‘Brave New World’ for Hollywood

'brave new world' for hollywoodfrom london times: When Leonardo DiCaprio was a young boy, he used to play hide-and-seek in the overgrown gardens of a Hollywood Hills mansion owned by the family of the visionary British author Aldous Huxley.

Now, 30 years later, the star of Titanic and The Aviator is paying back the hospitality by putting his Hollywood muscle behind the first big-screen production of Brave New World, Huxley’s most enduring novel.

The Universal Studios movie, which Sir Ridley Scott wants to direct, has become possible only because years of wrangling over the terms of Huxley’s will have finally been settled, his granddaughter Tessa confirmed last week. “There is now nothing stopping this film,” she said.

America, which claims the Surrey-born author as one of its own, appears to be on the brink of a Huxley revival.

Fresh editions of his novels are in the works, Californian libraries are bidding for his papers, which include a hoard of unpublished manuscripts, and his last home above Los Angeles — where DiCaprio played — may be turned into a writers’ retreat.

Yet Huxley was a quintessential middle-class Englishman. Born in Godalming and educated at Eton and Balliol College, Oxford, he became a friend of 1920s luminaries such as DH Lawrence and the philosopher Bertrand Russell. Both men influenced Huxley’s portrait of a future London where sex is easy but love banned in Brave New World, which was published in 1932.

He moved to Los Angeles in 1937, saying the light suited his poor eyesight. Hollywood employed him to rewrite British classics for the screen such as Pride and Prejudice and Jane Eyre. His rambling home on Mulholland Drive, the highway that winds along the top of the mountains overlooking Los Angeles, became a salon for intellectuals from the astronomer Edwin Hubble to the Harvard psychologist Timothy Leary, promoter of the hallucinogenic drug LSD, which Huxley took as part of a final ceremony as he lay stricken with cancer in 1963.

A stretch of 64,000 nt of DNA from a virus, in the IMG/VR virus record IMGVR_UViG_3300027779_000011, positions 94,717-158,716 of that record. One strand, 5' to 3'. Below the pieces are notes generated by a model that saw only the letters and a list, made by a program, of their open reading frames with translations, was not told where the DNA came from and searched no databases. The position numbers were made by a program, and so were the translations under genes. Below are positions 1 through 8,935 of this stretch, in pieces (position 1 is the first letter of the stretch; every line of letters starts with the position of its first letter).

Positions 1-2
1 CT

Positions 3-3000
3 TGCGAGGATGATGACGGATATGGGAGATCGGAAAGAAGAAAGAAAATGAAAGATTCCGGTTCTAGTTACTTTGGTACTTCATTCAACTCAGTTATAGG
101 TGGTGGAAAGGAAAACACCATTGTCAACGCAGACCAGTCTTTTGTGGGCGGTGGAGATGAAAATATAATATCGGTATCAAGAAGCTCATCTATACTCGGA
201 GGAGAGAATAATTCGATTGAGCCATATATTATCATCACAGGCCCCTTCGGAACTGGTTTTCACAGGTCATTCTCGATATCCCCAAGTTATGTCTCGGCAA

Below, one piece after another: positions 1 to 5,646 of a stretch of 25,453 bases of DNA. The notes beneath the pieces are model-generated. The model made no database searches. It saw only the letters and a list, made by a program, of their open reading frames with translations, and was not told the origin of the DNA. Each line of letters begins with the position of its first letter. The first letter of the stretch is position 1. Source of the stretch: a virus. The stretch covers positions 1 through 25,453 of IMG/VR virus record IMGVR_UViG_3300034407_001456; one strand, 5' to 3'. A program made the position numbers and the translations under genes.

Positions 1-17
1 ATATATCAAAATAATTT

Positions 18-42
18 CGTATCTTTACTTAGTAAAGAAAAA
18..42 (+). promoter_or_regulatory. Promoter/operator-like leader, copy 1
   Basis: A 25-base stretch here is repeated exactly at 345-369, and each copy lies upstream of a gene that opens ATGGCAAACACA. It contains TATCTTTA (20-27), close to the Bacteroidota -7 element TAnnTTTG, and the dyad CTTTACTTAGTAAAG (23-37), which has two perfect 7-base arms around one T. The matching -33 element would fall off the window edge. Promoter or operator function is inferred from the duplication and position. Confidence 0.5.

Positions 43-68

Until her own death at 96 last December, Huxley’s Italian-born widow Laura maintained the Mulholland home as an open house where she became friends with George DiCaprio, the actor’s artist father.

“Laura and I were friends, and Leo was friends with Laura’s ward Karen: they were toddlers playing together in these rambling old gardens with an empty fish pond and wild flowers everywhere,” DiCaprio, 64, recalled last week.

“Laura always wanted a film made of Brave New World, but the technology was not there to make it look convincing. It is a vast futuristic world to put on screen, packed with many ideas which made it tough for some studios to deal with. And there were also family issues,” he said.

These issues hinged on the terms of Huxley’s will. It left 80% of future royalties to Laura and 20% to his son Matthew by his first wife Maria, which on Matthew’s death passed to his two children Trevenen and Tessa.

They expressed what family friends call “disappointment” with this arrangement, and made it clear they enjoyed “termination” rights, which meant they could stop any film. Studios were not willing to risk that.

The Huxleys’ literary agent, Georges Borchardt, who also represents Ian McEwan and the Tennessee Williams estate, has negotiated a fresh, undisclosed royalty deal with the younger Huxleys, which has cleared the way for the movie.

DiCaprio will play John the Savage, who lives a “natural” life on a reservation while the rest of cloned humanity is lulled into docility with sex, soma (drugs) and feelies (films that also involve the senses of smell and touch). He finally escapes celebrity to become a lighthouse keeper.

“And Ridley Scott, who has just finished working with Leo on a film called Body of Lies, has volunteered himself to direct,” said George DiCaprio, who is helping to produce Brave New World. “We are due to see the first script next week.”

Tessa Huxley, 54, said last week that she remembered playing as a small child with her grandfather in the house on Mulholland. She added: “I know my grandfather would be very pleased that his ideas were about to reach a new audience around the world.”

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One response to “‘Brave New World’ for Hollywood”

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